4
$\begingroup$

I want to trace the shortest path between a set of points on 2D space. The points have integer coordinates and visually appear to follow a well-defined unique path, though they're disordered.

The precondition is very simple: For each point there's always a set of nearby points within a narrow arc, and another (possibly empty) set of nearby points within a narrow arc at a nearly opposite direction. There are no other nearby points.

enter image description here

For each set of three contiguous points within the path, namely A, B and C, the angle ∠ABC always has a measure between 90° and 270° (most of the time it's close to 180°, though there are a couple cases of points forming a nearly right angle), and the angles ∠BAC and ∠BCA have a measure of less than 90° (or possibly a smaller threshold).

My naïve idea is: for each point, evaluate the vectors toward the nearest n points to find whether there are two nearest opposite pairs and make the path piecewise (if all the other points are at nearly the same direction, then we're at the beginning or end of the path).

However, I want to know about a better way to trace the shortest path between the set of points, given the constraints above.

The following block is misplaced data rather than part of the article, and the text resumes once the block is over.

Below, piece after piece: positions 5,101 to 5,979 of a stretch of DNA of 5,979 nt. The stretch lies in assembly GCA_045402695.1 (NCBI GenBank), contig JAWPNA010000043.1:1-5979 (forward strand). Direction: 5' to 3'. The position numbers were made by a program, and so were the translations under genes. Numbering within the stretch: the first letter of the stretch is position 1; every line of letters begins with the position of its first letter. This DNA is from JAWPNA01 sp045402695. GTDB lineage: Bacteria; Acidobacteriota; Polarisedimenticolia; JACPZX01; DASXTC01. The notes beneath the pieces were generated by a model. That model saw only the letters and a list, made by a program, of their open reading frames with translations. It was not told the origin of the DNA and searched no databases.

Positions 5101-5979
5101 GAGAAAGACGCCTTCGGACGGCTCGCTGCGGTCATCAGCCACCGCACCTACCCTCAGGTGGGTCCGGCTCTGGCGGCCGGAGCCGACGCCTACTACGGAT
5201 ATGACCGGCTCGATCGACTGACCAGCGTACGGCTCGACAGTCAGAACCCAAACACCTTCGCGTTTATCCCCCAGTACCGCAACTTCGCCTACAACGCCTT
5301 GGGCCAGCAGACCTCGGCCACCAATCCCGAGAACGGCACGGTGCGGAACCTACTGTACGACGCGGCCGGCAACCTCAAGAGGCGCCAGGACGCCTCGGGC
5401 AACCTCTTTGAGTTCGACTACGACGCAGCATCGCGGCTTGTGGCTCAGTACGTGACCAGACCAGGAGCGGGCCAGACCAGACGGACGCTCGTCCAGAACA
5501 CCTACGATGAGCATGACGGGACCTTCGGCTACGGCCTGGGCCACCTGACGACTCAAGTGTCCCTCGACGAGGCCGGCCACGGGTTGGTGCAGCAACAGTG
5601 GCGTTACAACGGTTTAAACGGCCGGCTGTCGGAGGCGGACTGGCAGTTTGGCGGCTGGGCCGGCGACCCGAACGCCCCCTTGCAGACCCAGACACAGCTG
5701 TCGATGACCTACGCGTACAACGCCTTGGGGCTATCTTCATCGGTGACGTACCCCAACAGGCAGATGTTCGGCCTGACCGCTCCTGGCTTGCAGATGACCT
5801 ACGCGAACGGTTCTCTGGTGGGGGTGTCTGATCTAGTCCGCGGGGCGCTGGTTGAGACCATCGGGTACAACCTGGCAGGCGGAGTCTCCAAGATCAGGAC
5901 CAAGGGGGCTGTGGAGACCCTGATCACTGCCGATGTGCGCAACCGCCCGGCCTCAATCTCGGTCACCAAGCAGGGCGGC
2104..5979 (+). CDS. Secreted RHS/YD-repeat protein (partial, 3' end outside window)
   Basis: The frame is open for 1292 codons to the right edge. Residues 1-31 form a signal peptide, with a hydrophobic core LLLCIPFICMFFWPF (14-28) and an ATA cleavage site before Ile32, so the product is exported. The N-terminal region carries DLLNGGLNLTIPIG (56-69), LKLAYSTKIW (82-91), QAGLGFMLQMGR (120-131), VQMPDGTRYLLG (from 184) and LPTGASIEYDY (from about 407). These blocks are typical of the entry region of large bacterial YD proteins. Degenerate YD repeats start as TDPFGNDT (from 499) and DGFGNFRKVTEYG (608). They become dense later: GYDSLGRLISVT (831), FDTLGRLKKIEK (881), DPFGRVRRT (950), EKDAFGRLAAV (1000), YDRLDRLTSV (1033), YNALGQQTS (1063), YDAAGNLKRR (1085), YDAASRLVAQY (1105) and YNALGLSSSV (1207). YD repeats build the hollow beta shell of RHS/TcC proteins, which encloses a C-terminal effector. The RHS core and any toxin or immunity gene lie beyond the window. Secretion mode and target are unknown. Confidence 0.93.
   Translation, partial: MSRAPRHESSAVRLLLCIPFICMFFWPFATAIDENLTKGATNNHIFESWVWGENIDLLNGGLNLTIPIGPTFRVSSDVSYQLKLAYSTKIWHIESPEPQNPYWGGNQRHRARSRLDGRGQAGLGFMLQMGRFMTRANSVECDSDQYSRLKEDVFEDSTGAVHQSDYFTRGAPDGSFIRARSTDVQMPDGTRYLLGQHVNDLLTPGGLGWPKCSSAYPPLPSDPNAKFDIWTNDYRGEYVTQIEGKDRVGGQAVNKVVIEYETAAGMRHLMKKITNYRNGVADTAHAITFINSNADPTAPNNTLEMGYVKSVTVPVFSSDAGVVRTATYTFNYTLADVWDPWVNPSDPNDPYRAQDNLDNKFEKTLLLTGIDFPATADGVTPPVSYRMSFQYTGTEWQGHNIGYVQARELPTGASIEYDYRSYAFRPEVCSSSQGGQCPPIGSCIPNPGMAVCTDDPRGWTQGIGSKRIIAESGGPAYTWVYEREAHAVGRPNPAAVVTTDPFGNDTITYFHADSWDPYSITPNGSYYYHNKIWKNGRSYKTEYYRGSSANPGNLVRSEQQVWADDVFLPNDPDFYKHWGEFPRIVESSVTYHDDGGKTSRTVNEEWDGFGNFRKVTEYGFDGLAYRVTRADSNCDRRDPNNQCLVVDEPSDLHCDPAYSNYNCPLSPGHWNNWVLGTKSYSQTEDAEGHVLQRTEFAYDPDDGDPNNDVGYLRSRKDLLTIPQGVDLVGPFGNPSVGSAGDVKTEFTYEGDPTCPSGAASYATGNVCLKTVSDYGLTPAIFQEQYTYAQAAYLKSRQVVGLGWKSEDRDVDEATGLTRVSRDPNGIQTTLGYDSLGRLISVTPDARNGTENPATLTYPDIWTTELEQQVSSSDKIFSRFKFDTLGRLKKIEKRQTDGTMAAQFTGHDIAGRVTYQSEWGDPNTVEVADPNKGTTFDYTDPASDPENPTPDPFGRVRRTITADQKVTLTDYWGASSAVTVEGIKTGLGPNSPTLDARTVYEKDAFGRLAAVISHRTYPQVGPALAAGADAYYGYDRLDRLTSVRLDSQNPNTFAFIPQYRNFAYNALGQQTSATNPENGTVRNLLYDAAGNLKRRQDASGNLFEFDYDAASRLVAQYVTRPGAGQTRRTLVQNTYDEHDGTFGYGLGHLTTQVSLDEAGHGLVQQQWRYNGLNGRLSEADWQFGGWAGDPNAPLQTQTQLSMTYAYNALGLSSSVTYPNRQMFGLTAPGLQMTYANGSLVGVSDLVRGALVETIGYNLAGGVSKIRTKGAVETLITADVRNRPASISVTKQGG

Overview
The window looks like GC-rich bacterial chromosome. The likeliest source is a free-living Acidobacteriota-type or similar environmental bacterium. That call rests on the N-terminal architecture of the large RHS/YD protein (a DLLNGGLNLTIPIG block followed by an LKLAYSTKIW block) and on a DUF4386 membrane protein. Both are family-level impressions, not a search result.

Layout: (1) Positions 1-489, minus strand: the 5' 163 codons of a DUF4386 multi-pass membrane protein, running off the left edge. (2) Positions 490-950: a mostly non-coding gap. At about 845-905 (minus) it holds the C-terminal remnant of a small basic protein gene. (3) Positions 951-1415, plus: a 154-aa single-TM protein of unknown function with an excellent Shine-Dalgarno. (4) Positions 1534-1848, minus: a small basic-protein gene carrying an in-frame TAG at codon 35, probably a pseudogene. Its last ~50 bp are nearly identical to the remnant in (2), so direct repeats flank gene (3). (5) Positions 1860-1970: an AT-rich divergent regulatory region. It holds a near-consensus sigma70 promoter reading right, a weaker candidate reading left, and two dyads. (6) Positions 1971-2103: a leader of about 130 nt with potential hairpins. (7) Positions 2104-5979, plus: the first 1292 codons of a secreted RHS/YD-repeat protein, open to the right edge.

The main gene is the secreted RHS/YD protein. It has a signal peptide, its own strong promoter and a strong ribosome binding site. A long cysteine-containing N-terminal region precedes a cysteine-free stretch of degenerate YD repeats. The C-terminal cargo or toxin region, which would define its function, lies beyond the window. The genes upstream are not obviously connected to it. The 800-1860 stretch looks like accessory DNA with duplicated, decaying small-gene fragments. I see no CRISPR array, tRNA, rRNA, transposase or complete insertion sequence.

Edit: I forgot to say. No, I don't want a cycle. Though minimum Hamiltonian paths are still NP-hard, I...

You know what? I'll build a sparse graph that only contains the set of edges whose weight (Euclidean distance) is less than a threshold, then run Dijkstra's algorithm through the resulting adjacency list. This will work well with my data.

$\endgroup$
3
$\begingroup$

Your paths are varieties of what are often called angle-restricted paths in the literature, and exploring the literature may help with your particular situation:

The general angle-restricted TSP (Traveling Salesman Path) problem is NP-hard, as established in the 1997 paper, "The Angular-Metric Traveling Salesman Problem."

$\endgroup$

Your Answer

By clicking “Post Your Answer”, you agree to our terms of service, privacy policy and cookie policy

Not the answer you're looking for? Browse other questions tagged or ask your own question.